It goes without saying that Minecraft is one of the world’s largest entertainment brands.
Having started as a one-man project before evolving into a multi-billion dollar business, it’s a game that captured a generation and almost single-handedly changed the way we define video games.
Its success is still somewhat of a surprise — no one quite knows why Minecraft is as endlessly popular as it is — but there’s no doubt about it: it’s one of the gaming’s most prolific titles.
Interestingly, although perhaps unsurprisingly, Nintendo had once considered bringing a Minecraft-type game to its platforms.
In a recent interview with Glixel, Shigeru Miyamoto revealed that the Japanese gaming giant had been prototyping a similar open-world building game, but that it wasn’t quite sure how to turn it into a compelling game.
“I do like Minecraft, but really more from the perspective of the fact that I really feel like that’s something we should have made,” he said.
At its base level, Minecraft certainly seems like the type of game Nintendo would create.
It’s accessible yet strangely difficult to master, inviting a staunch sense of dedication and commitment — not to mention creativity — in order to get the most out of it.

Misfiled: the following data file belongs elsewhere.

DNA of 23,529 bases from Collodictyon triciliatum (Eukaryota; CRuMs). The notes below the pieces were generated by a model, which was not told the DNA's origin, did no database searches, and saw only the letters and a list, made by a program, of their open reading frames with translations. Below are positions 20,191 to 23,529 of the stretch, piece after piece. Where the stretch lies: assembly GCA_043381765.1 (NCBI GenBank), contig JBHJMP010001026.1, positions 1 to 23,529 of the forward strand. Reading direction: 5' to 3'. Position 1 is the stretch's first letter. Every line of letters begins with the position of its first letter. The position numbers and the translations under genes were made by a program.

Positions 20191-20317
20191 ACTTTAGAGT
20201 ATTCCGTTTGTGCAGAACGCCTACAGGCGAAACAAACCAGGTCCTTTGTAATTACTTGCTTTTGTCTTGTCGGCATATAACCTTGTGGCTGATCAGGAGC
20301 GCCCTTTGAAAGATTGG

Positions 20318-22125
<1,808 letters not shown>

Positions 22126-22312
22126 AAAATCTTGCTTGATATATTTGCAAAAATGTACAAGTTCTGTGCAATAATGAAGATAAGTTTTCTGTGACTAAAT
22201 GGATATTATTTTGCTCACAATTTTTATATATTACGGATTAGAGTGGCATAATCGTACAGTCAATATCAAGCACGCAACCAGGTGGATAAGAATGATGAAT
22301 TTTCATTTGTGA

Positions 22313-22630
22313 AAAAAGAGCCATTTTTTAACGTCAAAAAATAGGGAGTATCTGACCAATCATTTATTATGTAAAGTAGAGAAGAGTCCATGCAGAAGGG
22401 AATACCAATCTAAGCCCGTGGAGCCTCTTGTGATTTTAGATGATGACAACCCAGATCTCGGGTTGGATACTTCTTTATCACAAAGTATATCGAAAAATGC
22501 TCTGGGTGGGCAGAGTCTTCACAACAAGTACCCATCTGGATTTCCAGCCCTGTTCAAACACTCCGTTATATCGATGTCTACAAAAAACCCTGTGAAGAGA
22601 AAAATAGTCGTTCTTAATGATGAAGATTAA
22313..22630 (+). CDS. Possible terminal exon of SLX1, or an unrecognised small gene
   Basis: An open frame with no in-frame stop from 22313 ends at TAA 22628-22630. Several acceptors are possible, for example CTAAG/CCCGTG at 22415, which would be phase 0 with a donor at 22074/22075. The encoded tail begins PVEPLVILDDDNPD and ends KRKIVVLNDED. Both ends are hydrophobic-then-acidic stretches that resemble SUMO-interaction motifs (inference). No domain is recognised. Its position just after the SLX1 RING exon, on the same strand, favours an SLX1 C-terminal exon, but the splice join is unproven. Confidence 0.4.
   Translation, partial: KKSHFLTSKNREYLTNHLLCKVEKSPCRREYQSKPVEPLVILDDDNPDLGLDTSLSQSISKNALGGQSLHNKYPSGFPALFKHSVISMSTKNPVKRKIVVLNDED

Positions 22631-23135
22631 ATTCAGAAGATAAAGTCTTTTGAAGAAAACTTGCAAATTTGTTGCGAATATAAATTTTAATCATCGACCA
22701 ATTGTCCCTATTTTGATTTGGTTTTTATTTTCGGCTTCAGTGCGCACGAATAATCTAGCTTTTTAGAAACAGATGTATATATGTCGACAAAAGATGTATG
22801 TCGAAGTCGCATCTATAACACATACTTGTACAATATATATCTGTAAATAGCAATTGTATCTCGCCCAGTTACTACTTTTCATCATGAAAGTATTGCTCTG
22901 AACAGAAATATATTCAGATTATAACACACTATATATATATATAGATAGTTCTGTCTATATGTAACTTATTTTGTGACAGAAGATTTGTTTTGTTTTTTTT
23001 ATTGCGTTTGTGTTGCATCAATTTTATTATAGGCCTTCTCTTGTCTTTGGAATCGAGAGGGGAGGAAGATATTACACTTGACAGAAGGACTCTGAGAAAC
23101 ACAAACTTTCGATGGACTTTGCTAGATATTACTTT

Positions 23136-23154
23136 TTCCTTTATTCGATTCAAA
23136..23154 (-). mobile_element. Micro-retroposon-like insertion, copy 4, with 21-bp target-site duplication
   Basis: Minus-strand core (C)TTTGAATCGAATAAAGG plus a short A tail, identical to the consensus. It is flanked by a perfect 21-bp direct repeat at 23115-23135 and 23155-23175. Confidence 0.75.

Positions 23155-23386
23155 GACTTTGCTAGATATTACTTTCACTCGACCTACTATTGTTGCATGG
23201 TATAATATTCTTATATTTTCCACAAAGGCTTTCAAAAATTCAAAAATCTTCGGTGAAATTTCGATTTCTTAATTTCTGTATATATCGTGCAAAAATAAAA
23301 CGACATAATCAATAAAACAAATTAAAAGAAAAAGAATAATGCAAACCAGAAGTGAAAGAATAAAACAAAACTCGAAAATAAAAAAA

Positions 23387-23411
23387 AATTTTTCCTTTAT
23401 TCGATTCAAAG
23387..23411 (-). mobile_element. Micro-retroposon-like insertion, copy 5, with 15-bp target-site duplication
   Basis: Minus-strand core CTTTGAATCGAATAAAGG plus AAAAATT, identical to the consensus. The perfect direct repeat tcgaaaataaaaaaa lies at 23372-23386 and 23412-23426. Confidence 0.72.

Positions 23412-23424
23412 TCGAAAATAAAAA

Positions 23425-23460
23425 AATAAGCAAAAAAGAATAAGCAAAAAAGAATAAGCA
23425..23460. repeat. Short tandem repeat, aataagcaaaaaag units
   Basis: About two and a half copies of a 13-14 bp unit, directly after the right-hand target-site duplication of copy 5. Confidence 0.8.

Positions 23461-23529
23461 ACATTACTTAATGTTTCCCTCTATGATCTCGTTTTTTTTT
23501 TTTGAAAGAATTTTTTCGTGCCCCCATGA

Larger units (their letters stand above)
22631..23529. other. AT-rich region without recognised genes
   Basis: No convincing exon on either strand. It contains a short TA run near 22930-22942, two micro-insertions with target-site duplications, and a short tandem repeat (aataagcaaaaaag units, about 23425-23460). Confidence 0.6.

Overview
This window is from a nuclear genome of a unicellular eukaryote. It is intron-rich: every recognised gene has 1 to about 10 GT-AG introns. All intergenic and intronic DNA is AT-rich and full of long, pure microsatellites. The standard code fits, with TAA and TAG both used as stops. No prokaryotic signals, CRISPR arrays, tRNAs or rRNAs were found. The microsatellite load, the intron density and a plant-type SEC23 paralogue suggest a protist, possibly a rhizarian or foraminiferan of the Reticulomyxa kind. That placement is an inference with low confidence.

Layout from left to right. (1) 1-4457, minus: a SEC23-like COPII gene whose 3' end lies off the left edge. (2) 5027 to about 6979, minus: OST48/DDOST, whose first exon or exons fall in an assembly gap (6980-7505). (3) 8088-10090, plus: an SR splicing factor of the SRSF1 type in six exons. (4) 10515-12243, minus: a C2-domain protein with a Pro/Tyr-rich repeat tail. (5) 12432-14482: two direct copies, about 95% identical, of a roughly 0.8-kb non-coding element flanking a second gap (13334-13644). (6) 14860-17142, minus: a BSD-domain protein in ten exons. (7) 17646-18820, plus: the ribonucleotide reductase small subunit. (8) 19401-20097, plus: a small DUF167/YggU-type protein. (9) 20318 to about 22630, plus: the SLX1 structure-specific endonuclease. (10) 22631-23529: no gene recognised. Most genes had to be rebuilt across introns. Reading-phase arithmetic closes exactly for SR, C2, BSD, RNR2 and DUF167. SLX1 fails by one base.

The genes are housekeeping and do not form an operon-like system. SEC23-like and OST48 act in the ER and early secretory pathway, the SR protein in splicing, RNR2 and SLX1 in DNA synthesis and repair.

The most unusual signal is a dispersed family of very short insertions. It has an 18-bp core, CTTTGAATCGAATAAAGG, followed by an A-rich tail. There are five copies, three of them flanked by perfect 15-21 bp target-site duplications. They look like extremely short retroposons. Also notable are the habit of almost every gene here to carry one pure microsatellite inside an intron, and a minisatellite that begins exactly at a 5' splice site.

To some degree, you can see that balance in Super Mario Maker: at first glance it seems like the type of “game” that anyone can play, and it is, but its deeper core reflects a game brimming with complexity.
There’s no shortage of Minecraft copycats out there — and Super Mario Maker definitely isn’t one — but just what would the gaming world have been like had Nintendo come good on the idea before Mojang did?
“We had actually done a lot of experiments that were similar to that back in the N64 days and we had some designs that were very similar,” Miyamoto explained.
What’s particularly strange about this is that Minecraft seems like exactly the type of game Nintendo would create and that people would love.
Perhaps most interesting about Miyamoto’s comments is his mention of Nintendo’s reasoning behind not creating any such game: because they couldn’t figure out how to make it compelling enough.
“It’s really impressive to me to see how they’ve been able to take that idea and turn it into a product,” he said.
It’s clear based on that comment that Miyamoto and the team at Nintendo just didn’t quite know how to turn it into a “game”, one that was both interesting, compelling, and marketable.
What a different world we could have been living in!